Neal Boortz

What in the world is going on here?

You’ve seen the headlines, and you heard of the failures and buyouts. Lehman Brothers, Bear Stearns, Merrill Lynch, AIG; all big names and all in big trouble. Then those mysterious quasi-government agencies with names like Freddie and Fannie become wards of the state and you learn that you and your fellow taxpayers are potentially on the hook for tens of billions of dollars. At the end of the week Washington Mutual is looking for a buyer, and you start to wonder about the security of your own bank and your own savings account. Let’s change that ad copy to WaMu -- boo hoo.

Somewhere in the back of your mind you understand that this is all tied somehow to bad mortgages. If you start reading a bit further to enhance your understanding you run into terms like Mortgage Backed Securities (MBS) and credit-default swaps, whatever in the world those are. Read further and you find out that a combination of falling home prices and mortgage defaults have put many investment banks and other financial institutions in deep puddin’. All this reading, all this watching the talking heads on TV, and you still don’t really know what in the world is going on here.

Fear not. I’m here to help. I know … I’m just another talk show host; but the fact is that when the stage was being set for the problems we’re seeing today I was making most of my money as a real estate lawyer .. closing loans for some of the very institutions that are the tank today. This rather unique combination – closing lawyer and radio talk show host – gave me a front row seat to the politicization of mortgage loans that led us to today’s headlines.

OK .. so we all know that a lot of really bad real estate loans were made. The political class would sure love for us to believe that the blame here rests squarely on “greedy” (try to define that word) mortgage brokers and lenders. The truth is that most of the blame rests on political meddling in the credit decisions of these mortgage lenders.

Twenty years ago the buzz-word in the media was “redlining.” Newspapers across the country were filled with hard-hitting investigative reports about evil and racist mortgage lenders refusing to make real estate loans to various minorities and to applicants who lived in lower-income neighborhoods. There I was closing these loans in the afternoons, and in the mornings offering a counter-argument on the radio to these absurd “redlining” claims. Frankly, the claims that evil mortgage lenders were systematically denying loans to blacks and other minorities were a lot sexier on the radio than my claims that when credit histories, job stability, loan-to-value ratios and income levels were considered there was no evident racial discrimination.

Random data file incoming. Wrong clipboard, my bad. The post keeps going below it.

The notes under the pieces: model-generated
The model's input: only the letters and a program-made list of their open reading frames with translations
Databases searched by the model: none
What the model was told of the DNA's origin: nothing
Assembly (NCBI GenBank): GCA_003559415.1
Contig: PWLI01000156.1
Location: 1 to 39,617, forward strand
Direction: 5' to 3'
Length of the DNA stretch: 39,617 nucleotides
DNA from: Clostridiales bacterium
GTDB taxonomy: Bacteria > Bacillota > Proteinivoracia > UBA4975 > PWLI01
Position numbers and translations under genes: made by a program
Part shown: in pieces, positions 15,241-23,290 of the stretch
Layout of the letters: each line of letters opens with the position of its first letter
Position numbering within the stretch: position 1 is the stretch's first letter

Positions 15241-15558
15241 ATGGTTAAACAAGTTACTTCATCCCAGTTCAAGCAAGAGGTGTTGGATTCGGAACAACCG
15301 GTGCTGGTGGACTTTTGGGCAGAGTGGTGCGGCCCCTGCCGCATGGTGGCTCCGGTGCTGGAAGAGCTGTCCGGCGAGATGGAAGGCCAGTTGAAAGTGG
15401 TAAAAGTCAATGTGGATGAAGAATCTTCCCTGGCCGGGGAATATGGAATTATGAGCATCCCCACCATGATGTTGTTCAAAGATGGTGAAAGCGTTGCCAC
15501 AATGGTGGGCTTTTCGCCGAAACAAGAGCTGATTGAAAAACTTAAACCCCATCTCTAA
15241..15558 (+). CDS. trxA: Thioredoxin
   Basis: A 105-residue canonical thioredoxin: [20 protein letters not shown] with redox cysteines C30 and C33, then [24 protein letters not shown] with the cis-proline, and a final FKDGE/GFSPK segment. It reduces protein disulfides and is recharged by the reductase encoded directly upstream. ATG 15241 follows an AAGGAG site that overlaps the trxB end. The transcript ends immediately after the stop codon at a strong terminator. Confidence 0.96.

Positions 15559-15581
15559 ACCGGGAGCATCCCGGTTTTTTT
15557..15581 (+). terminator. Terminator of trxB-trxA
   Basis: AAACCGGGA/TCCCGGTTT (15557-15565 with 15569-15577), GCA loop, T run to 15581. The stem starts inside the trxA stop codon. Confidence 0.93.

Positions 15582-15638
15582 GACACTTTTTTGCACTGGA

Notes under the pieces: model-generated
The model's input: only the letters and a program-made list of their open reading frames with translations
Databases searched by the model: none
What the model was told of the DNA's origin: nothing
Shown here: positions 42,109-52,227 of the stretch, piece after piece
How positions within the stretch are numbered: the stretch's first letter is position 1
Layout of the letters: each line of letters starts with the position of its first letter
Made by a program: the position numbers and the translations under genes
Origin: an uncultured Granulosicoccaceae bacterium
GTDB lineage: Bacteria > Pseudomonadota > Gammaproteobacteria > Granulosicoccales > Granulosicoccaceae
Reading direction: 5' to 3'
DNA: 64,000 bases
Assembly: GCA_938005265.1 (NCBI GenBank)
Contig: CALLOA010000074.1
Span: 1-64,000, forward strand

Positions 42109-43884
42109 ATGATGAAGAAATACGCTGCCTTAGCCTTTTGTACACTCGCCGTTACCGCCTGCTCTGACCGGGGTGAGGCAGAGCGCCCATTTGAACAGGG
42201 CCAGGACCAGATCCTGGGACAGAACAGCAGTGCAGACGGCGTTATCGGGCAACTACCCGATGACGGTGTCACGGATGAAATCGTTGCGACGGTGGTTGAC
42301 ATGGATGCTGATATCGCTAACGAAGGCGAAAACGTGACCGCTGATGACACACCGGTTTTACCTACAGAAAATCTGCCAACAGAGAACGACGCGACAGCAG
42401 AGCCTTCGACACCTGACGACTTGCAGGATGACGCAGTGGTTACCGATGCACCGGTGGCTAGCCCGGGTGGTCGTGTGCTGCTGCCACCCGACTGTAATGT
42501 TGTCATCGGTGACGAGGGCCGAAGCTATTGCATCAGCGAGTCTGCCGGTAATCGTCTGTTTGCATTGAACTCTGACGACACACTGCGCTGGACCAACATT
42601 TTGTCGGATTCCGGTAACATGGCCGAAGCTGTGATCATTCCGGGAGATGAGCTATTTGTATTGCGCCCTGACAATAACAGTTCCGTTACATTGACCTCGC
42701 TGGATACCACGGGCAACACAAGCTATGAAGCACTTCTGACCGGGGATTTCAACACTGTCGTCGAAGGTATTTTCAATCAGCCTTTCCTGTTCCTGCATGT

Political correctness won the day. Washington made it clear to banks and other lending institutions that if they did not do something .. and fast .. to bring more minorities and low-income Americans into the world of home ownership there would be a heavy price to pay. Congress set up processes (Research the Community Redevelopment Act) whereby community activist groups and organizers could effectively stop a bank’s efforts to grow if that bank didn’t make loans to unqualified borrowers. Enter, stage left, the “subprime” mortgage. These lenders knew that a very high percentage of these loans would turn to garbage – but it was a price that had to be paid if the bank was to expand and grow. We should note that among the community groups browbeating banks into making these bad loans was an outfit called ACORN. There is one certain presidential candidate that did a lot of community organizing for ACORN. I won’t mention his name so as to avoid politicizing this column.

These garbage loans to unqualified borrowers were then bundled up and sold. The expectation was that the loans would be eventually paid off when rising home values led some borrowers to access their equity through re-financing and others to sell and move on up the ladder. Oops.

Right now this crisis is being sold to the American public by the left as evidence the failure of the free market and capitalism. Not so. What we’re seeing is the inevitable result of political interference in free market economics. Acme bank didn’t want to loan money to Joe Homebuyer because Joe had a spotty job history, owed too much money on his credit cards, and wasn’t all that good at making payments on time. The politicians told Acme Bank to figure out a way to make that loan, because, after all, Joe is a bona-fide minority-American, or forget about opening that new branch office on the Southside. The loan was made under politicial pressure; the loan, with millions like it, failed – and now we are left to enjoy today’s headlines.

So … why aren’t you reading the whole story in the mainstream media? Come on, are you kidding me? Do you really expect the media to blame this mess on deadbeat borrowers and political interference in the free market when it is so easy to put the blame on greedy lenders and evil capitalists? Remember … there’s an election going on. One candidate is decidedly anti-capitalist. Do the math.


Neal Boortz

Neal Boortz, retired after 42 years in talk radio, shares his memoirs in the hilarious book “Maybe I Should Just Shut Up and Go Away” Now available in print and as an eBook from Amazon.com and BarnesandNoble.com.